The exhibits are arranged into various departments, such as Home Agriculture, Capital City Garden Club Flower Show, Poultry, Baked Goods, and Fine Arts and Crafts. Within each department, there are various classes that are split into certain age divisions (i.e., youth only) or experience levels (i.e., amateur vs. professional). Under the Home Agriculture department there are 42 classes, including 13 classes covering fresh vegetables. The Capital City Garden Club Flower Show department has 13 classes, including annuals, perennials, hanging baskets, fruiting shrubs, trees, and vines, succulents, and much more. If you would like to submit something you’ve grown, now is the time to begin planning, as this year’s fair is set for November 8-18.
All of the details for each department and class can be found on the North Florida Fair website (http://northfloridafair.com/), under the Exhibitors tab. Pay close attention to the application and submittal deadlines for each specific category, as most items are due for judging the week prior to the fair opening.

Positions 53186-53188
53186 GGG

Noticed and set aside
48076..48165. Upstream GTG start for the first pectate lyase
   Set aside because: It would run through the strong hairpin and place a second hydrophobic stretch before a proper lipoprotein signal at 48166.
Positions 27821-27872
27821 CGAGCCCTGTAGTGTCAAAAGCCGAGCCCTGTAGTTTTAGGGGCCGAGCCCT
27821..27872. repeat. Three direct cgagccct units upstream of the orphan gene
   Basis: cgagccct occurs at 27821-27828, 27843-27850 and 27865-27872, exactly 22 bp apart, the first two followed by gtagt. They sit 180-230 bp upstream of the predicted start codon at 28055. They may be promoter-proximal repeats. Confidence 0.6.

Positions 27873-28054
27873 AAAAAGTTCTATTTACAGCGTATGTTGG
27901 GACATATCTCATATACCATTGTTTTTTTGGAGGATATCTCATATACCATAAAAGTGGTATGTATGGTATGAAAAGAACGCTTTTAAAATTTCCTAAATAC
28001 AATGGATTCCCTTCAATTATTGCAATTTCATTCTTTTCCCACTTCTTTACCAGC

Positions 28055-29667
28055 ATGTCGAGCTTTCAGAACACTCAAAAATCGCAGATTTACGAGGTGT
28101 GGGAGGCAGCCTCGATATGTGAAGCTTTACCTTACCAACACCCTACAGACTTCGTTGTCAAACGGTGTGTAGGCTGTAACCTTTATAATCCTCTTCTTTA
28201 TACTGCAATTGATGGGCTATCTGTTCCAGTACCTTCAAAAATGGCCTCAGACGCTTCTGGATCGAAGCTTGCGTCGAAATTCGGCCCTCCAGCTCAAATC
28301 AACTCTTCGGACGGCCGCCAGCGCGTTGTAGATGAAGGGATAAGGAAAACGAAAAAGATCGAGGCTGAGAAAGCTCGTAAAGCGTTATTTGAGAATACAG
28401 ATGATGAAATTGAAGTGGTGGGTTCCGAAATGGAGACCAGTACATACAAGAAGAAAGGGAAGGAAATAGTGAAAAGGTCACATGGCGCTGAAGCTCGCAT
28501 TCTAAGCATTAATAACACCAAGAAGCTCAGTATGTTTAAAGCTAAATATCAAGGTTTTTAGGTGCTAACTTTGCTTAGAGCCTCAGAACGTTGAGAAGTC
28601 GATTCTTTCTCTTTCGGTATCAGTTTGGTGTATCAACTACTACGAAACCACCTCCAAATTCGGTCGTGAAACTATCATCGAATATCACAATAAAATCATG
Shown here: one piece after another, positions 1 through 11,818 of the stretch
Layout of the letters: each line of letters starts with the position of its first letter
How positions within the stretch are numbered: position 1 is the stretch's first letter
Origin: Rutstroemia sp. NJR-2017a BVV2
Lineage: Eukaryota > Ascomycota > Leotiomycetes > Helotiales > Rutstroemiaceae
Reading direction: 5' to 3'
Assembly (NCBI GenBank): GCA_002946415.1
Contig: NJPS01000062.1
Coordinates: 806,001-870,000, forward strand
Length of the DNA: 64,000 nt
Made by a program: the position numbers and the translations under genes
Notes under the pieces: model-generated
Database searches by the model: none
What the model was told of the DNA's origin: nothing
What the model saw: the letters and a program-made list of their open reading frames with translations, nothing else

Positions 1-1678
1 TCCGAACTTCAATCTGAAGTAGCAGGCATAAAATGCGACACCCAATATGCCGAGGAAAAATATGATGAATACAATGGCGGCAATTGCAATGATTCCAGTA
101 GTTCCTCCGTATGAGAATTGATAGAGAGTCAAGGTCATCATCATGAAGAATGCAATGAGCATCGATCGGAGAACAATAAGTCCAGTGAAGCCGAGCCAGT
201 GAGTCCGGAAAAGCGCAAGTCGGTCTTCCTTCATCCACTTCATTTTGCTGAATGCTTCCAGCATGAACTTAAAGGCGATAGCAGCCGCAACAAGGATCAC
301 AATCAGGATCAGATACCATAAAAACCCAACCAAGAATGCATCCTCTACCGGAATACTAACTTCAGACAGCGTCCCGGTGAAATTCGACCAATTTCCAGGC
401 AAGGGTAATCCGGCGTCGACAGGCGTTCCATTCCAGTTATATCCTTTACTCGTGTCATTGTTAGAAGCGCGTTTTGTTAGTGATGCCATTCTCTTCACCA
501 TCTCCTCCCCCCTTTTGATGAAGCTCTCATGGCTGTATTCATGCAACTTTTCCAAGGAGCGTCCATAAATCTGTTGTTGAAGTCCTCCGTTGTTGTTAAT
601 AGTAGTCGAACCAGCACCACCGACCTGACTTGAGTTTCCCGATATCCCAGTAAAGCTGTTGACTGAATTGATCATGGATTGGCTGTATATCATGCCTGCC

So, let nostalgia win you over as you prepare your home-grown vegetables and flowers for submittal to the North Florida Fair. You might just earn a blue ribbon to be displayed for all fair attendees to admire, either as they walk off a full stomach in preparation for more rides, on their way to the exits, or just as they get started creating their own fond fair memories.
University of Minnesota Extension
Is your grandmother’s pass along Christmas cactus blooming really early? Do the leaf segments have “teeth” along the edges? Are the “stringy things” sticking out of the flowers yellow in color?